Early in 2007, Mast and Thiele rearranged the genus Banksia by merging Dryandra into it, and published B. subg. Spathulatae for the taxa having spoon-shaped cotyledons; thus B. subg. Banksia was redefined as encompassing taxa lacking spoon-shaped cotyledons. They foreshadowed publishing a full arrangement once DNA sampling of Dryandra was complete; in the meantime, if Mast and Thiele's nomenclatural changes are taken as an interim arrangement, then B. plagiocarpa is placed in B. subg. Spathulatae.[9]

Distribution and habitatEdit

range of B. plagiocarpa, restricted to Hinchinbrook Island and adjacent mainland

The range of Banksia plagiocarpa is limited to Hinchinbrook Island, where it is found on the top and slopes of Mount Bowen and Nina Peak, and the adjacent mainland on the Queensland north coast, where it is found on the summit and slopes of Bishops Peak.[10] The annual rainfall is 2,400 mm (94 in).[3] The habitat is either open woodland or grassland, and it can be the dominant shrub. The altitude it grows at on Hinchinbrook is between 200 and 720 m (660 and 2,360 ft), on gravelly, rocky or clay soils, and in association with such plants as tantoon (Leptospermum polygalifolium) and she-oaks (Casuarina), as well as Banksia aquilonia at lower altitudes below 400 m (1,300 ft). On the mainland, it is found in a more sandy soil, often near water.[10]


Banksia plagiocarpa adapts readily to cultivation, and grows well with good drainage and a sunny aspect. It has been grown successfully in cooler climates such as the Australian National Botanic Gardens in Canberra and the Royal Botanic Gardens, Cranbourne. It flowers in four to five years from seed. Its horticultural features are its gunmetal grey-blue buds and red new growth. It has also been grown for the cut flower industry.[3]


  1. ^ a b c George, Alex S. (1981). "The Genus Banksia L.f. (Proteaceae)". Nuytsia. 3 (3): 239–473.
  2. ^ a b c George, Alex (1999). "Banksia". In Wilson, Annette (ed.). Flora of Australia: Volume 17B: Proteaceae 3: Hakea to Dryandra. Collingwood, Victoria: CSIRO Publishing / Australian Biological Resources Study. pp. 175–251. ISBN 0-643-06454-0.
  3. ^ a b c Collins, Kevin; Collins, Kathy; George, Alex S. (2008). Banksias. Melbourne, Victoria: Bloomings Books. pp. 298–299. ISBN 1-876473-68-1.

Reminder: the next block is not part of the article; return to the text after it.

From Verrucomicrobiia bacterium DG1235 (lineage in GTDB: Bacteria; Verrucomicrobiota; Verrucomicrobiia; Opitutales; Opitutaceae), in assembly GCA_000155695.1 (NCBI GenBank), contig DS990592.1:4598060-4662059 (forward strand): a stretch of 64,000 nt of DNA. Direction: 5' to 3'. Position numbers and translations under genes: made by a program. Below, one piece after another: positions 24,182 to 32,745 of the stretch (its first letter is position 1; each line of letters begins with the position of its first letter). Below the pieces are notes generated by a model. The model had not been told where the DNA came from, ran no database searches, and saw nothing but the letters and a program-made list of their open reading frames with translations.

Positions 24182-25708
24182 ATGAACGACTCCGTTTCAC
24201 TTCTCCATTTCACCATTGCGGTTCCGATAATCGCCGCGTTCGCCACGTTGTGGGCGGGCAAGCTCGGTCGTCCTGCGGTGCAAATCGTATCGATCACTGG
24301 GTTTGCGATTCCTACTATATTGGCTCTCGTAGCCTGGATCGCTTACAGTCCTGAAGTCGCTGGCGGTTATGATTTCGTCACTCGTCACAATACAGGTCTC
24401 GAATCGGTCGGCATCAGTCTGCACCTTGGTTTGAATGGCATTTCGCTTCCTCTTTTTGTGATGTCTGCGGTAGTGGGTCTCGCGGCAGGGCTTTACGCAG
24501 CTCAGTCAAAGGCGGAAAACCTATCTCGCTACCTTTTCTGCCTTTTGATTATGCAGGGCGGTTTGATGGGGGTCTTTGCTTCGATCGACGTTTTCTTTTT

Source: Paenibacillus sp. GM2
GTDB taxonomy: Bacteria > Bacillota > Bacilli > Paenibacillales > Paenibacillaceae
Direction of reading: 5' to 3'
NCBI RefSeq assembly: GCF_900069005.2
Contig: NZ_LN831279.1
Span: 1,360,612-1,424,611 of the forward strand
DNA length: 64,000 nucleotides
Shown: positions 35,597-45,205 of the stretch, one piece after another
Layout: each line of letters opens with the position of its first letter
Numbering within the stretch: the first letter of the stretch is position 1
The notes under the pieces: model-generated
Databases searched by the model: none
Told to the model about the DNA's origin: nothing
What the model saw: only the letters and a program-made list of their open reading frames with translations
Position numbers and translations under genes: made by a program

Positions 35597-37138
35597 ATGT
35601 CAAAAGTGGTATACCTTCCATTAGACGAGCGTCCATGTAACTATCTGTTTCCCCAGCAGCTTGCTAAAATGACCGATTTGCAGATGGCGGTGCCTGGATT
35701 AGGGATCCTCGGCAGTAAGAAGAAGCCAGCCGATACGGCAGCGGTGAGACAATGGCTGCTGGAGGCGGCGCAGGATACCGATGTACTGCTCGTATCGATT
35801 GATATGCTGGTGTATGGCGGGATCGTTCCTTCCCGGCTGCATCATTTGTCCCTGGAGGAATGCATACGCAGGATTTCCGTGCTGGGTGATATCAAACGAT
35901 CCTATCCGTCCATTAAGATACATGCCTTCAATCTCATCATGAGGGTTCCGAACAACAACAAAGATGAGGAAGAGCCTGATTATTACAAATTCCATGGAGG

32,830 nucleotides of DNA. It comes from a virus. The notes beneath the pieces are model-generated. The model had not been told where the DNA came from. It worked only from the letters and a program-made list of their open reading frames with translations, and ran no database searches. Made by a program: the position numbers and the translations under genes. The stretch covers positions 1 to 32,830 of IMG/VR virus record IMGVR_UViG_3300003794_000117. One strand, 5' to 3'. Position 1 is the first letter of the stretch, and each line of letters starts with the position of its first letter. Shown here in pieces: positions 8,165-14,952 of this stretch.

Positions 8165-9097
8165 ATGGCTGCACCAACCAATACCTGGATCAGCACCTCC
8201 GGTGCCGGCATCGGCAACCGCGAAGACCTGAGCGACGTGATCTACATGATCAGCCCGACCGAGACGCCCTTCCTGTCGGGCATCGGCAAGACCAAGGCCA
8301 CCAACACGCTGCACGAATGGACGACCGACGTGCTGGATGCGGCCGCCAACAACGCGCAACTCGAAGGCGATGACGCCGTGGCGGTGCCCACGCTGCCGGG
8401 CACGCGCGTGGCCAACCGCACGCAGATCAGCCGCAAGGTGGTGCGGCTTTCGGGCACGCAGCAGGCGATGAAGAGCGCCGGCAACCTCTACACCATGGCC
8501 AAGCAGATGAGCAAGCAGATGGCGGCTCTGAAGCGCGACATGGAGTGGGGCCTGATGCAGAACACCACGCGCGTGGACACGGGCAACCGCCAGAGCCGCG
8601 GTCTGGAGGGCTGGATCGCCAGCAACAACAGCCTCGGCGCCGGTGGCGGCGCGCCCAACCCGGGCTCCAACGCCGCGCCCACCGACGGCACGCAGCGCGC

4. ^ Thiele, Kevin; Ladiges, Pauline Y. (1996). "A Cladistic Analysis of Banksia (Proteaceae)". Australian Systematic Botany. 9 (5): 661–733. doi:10.1071/SB9960661.
  5. ^ Mast, Austin R.; Givnish, Thomas J. (2002). "Historical Biogeography and the Origin of Stomatal Distributions in Banksia and Dryandra (Proteaceae) Based on Their cpDNA Phylogeny". American Journal of Botany. 89 (8): 1311–1323. doi:10.3732/ajb.89.8.1311. ISSN 0002-9122. PMID 21665734.
  6. ^ Mast, Austin R. (1998). "Molecular Systematics of Subtribe Banksiinae (Banksia and Dryandra; Proteaceae) Based on cpDNA and nrDNA Sequence Data: Implications for Taxonomy and Biogeography". Australian Systematic Botany. 11 (4): 321–342. doi:10.1071/SB97026.
  7. ^ Mast, Austin R.; Jones, Eric H.; Havery, Shawn P. (2005). "An Assessment of Old and New DNA Sequence Evidence for the Paraphyly of Banksia with Respect to Dryandra (Proteaceae)". Australian Systematic Botany. 18 (1): 75–88. doi:10.1071/SB04015.
  8. ^ Cardillo, Marcel; Pratt, Renae (2013). "Evolution of a Hotspot Genus: Geographic Variation in Speciation and Extinction Rates in Banksia (Proteaceae)". BMC Evolutionary Biology. 13 (155). doi:10.1186/1471-2148-13-155. PMC 3751403. PMID 23957450.
  9. ^ Mast, Austin R.; Thiele, Kevin (2007). "The Transfer of Dryandra R.Br. to Banksia L.f. (Proteaceae)". Australian Systematic Botany. 20: 63–71. doi:10.1071/SB06016.
  10. ^ a b Taylor, Anne; Hopper, Stephen (1988). The Banksia Atlas (Australian Flora and Fauna Series Number 8). Canberra, Australian Capital Territory: Australian Government Publishing Service. pp. 190–91. ISBN 0-644-07124-9.